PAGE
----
Technological improvements to identify and manage CKDAutomatic alerts (eg BP mgmt) would: “prompt people, even if they’re not fully educated about CKD, to make sure that they do a pretty comprehensive job of managing the disease.” [25]
 Technological improvements to identify and manage CKD“I think for me the most important thing would be just having a shared EMR where you can just look up that encounter very quickly” [8, 34]
“I thought it was great [to have it automatically reported], because I didn’t have to try to manually calculate it. Prior I had been using kind of just ballpark numbers to try to guesstimate when I thought somebody’s renal function was starting to decline and if I needed to adjust medication. So, it was challenging because it added work to my day to have to manually do that or try to assess that.. . So it has made life easier for me to have it calculated” [26]
“I think it’s a good tool. So the fewer steps that we have to do to get to the right answer, and the right thing to do, the better it is. I think the automatic calculator is quicker and better at math than I am, and more reliable. And so, it takes away some of the potential for error that I might have introduced by manually doing the calculations myself” [26]
 Time/workload“more time to discuss these issues with patients than the general practitioner and can listen and engage [with] the patient” [9]
Knowledge
 Diagnosis of CKD supports a proactive approach to care“... then you realise they also have CKD so it gives you the level of awareness. This patient has got ... is up the CKD spectrum and we need to be especially aware of how we intervene with their other morbidities.” [7]
 Guidelines provide roadmap for care“just to get that learning out there and to have a readily available tool to go “okay, for this symptom I’ll do this and for these symptoms I’ll do that,” it would be helpful.” [27]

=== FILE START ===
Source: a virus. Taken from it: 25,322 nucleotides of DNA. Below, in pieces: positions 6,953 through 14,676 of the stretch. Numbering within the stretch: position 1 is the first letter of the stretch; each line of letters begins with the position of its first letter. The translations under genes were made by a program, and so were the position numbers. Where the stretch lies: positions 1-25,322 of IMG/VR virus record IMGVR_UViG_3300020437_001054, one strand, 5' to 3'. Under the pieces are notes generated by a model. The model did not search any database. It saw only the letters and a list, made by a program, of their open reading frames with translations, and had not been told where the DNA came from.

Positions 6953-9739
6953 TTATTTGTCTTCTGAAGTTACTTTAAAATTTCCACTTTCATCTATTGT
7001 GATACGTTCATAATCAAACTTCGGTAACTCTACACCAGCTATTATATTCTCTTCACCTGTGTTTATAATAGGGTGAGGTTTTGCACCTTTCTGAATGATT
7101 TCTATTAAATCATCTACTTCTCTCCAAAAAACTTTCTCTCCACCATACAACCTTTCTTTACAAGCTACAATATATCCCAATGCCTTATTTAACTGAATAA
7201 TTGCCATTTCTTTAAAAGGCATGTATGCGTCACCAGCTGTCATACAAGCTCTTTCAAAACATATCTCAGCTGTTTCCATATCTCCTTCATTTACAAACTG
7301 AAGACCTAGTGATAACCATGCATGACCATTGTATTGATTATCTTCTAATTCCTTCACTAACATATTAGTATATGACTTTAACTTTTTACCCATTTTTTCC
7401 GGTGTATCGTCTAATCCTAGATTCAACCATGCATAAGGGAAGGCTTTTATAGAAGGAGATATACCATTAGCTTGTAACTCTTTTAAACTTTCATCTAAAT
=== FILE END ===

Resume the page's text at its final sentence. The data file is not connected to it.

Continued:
“I don’t think [guidelines] should determine [behaviour], but they should definitely guide it and direct it because it’s, again, research based and trying to follow that.” [31]
“It was shown very clear when to refer, when you’ve got proteinuria when to refer, when, so that not everyone with proteinuria had to be referred and so the guidelines I thought were very clear and good.” [6]
Social influences
 Collaboration between members of health care team“It usually involves a multiple health professional team as well as the patient and their family. It rarely is just a patient–physician relationship.” [27]
“I just want to be able to call someone for advice and not feel like I am wasting their time. I want a nephrologist to want to help me because I am in the trenches.” [37]
“Shared care is essential especially given the workload of these patients. Not ‘my’ patient and not ‘your patient’. Our patient!” [37]
Social/professional role and identity
 Capitalising on credibility from existing services“What I did is your kidney study was there and then diabetes study we started in the pharmacy, so we linked both together and that has been better. So the same person, we can sometimes do both studies.” [30]
 Clear delineation of healthcare provider roles“I can just send tasks to certain nurses or support staff just to follow back up with them and ask them to order whatever I need to be done.” [31]
“As soon as we started teaching the staff members, you know make sure that you ask them this, then it became a lot easier” [30]
  1. aIn addition to the themes listed in the table, the following theme was identified in the primary studies without quotes provided: training and education